id Software

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ID certainly has come a long way from the good ole' Commander Keen days. Every product that they produce always seems to be a big step ahead of their previous releases. I'm sure that many people have heard of Castle Wolfenstein 3D, but I don't think that many people have played it. Essentially it was a much cruder version of Doom. It was one of the first games that offered high speed, real 3D like movement. They borrowed the plot from the original Castle Wolfenstein game (for the Apple IIe) and pumped up the action. All you had to do was kill everything, get ammo and get out. It was simple, but effective.

The release of Doom elevated the concept to an art form. Doom was faster, had more and better graphics and could actually scare the living daylights out of you. There isn't one person that I know that has played the game seriously and didn't have nightmares. I even remember reading an article in the paper about how some university students were playing so much Doom, that they began to experience adverse psychological effects. They were walking down hallways, hugging the walls, peering around corners before turning and exhibiting general paranoid behavior. Get a grip! Anyhow, Doom did have a powerful effect on gamers everywhere. It was heart-pounding non-stop action and people couldn't get enough. People were able to create their own levels, and within a few months thousands of "non-official wads" were cropping up on Internet sites everywhere. The game kept growing and growing and growing. It made the guys at ID super-rich and essentially put the P.C. on the map as the gaming machine.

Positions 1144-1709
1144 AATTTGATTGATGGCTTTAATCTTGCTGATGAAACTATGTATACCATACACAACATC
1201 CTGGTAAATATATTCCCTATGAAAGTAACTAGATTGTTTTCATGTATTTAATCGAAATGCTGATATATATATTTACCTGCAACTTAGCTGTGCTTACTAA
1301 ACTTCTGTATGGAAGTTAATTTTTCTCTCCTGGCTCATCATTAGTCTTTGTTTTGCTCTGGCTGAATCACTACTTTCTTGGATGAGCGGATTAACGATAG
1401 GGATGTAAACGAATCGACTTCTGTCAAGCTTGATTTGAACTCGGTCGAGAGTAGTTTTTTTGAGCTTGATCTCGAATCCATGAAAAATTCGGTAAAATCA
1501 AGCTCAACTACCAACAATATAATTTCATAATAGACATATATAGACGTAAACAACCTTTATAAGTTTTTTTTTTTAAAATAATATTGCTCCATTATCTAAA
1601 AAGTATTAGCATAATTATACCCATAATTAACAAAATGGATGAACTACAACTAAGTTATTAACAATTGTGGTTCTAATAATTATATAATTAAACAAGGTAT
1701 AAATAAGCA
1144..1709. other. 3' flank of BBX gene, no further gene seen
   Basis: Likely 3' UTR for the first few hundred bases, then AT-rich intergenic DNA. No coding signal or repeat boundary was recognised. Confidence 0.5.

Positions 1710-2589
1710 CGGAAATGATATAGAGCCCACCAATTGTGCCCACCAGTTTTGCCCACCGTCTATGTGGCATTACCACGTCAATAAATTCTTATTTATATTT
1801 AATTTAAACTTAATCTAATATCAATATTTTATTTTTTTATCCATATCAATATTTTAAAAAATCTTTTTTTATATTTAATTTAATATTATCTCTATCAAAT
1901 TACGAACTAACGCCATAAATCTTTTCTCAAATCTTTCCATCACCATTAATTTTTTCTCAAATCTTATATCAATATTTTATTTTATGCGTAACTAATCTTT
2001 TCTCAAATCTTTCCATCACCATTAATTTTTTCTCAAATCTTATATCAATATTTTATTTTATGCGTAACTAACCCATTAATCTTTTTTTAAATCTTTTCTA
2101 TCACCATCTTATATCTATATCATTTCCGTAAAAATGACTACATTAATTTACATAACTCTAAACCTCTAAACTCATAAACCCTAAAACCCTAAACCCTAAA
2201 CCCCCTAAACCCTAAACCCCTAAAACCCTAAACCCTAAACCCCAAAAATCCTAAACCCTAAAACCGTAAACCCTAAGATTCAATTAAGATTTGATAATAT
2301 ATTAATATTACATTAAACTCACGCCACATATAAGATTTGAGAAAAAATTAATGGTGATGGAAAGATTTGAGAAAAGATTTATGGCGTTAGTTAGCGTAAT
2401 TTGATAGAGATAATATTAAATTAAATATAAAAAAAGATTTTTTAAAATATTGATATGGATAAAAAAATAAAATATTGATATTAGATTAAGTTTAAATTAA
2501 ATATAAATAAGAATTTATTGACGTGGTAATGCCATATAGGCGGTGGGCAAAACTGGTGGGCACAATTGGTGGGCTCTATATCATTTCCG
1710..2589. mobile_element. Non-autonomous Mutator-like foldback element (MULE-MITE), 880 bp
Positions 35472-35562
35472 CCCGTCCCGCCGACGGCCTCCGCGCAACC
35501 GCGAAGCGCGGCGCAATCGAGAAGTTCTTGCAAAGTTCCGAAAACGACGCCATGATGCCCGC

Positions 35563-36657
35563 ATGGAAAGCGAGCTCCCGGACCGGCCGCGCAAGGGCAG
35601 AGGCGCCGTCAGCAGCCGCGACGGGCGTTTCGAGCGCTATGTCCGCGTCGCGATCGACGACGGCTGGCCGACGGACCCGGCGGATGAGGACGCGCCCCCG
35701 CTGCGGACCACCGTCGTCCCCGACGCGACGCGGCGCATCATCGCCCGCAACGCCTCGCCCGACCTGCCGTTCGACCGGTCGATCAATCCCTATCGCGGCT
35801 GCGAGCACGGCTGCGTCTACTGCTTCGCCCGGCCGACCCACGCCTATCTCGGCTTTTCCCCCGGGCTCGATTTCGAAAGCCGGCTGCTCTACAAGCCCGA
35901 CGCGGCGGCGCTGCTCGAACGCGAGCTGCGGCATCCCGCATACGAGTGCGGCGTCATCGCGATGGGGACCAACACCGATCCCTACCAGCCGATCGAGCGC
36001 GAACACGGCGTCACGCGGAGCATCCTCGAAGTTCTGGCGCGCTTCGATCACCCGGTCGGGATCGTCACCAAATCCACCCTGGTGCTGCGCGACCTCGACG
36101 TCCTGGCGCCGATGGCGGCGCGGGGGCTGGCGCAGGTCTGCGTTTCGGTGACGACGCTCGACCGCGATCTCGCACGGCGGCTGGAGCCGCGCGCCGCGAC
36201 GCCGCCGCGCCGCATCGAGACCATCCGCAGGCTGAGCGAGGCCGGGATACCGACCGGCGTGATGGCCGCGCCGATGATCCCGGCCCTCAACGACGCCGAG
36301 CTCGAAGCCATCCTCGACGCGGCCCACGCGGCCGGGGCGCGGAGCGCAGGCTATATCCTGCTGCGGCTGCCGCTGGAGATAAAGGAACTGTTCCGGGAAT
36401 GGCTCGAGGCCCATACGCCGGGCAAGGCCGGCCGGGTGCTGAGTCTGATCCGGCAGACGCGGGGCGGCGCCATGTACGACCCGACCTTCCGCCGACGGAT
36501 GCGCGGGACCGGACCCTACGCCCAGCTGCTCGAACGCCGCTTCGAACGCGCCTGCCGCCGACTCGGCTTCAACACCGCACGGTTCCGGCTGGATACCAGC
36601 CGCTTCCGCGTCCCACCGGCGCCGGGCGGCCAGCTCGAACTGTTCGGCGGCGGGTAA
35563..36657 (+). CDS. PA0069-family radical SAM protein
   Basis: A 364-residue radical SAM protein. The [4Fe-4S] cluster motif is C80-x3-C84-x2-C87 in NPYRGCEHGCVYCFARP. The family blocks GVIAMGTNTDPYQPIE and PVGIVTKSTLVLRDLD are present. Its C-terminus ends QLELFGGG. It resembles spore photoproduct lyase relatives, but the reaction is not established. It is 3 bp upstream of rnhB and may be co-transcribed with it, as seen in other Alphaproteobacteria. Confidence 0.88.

Naturally, before long Doom II came out and was another mega-hit. The game was essentially the same as Doom I, but had some behind the scenes improvements to the 3D engine. It also offered some new bad guys, and a great new weapon - the all powerful double-barreled shotgun. The game was a perfect concoction. It was well-done, extremely violent and mindless, and amazingly tailored itself to the typical American computer user - Male, between the ages of 18 and 30, violent, a firm believer in the right to bear arms (and therefore kill people - why else would you bear arms?), and desirous of a game that did not involve any thought. Essentially, what Doom was.

Fast forward two years later, and after a seemingly endless wait, the next generation of in-your-face violence has been released. The much anticipated Quake finally came out. To let you have an idea of the kind of wait and hype surrounding this game, consider it the "Dave Letterman Jumps to CBS" hype of the computer world. Everybody from the Mighty Bill Gates on down was waiting for it. In fact, the game supposedly underwent so many changes, that what came out was a surprise and ultimately a disappointment.

There would naturally be some disappointment. Anytime anything or anyone is exposed to such attention and hype, it is usually overdone. Once the product arrives, it rarely meets anyone's expectations and the bubble bursts. Quake didn't disappoint me for these reasons. There were others, such as the overall game and the lack of any new conceptual ideas.

Graphically speaking, Quake is outstanding. In this sense, it is truly ground breaking. There has never been a game that offers the environment that this games does. It has everything - real time light sources, parallaxing skies, and it is fully 3D, something that Doom never had. Each level is eerie and gloomy, and presents a very realistic pseudo-technology/fantasy world. Even more outstanding than the ground terrain are the underwater effects. It truly looks like you are underwater. You move as if you are underwater, and you even lose your breath if you stay under too long. I tip my hat off to ID for the most outstanding environment ever to date, and I can confidently say for a while yet to come.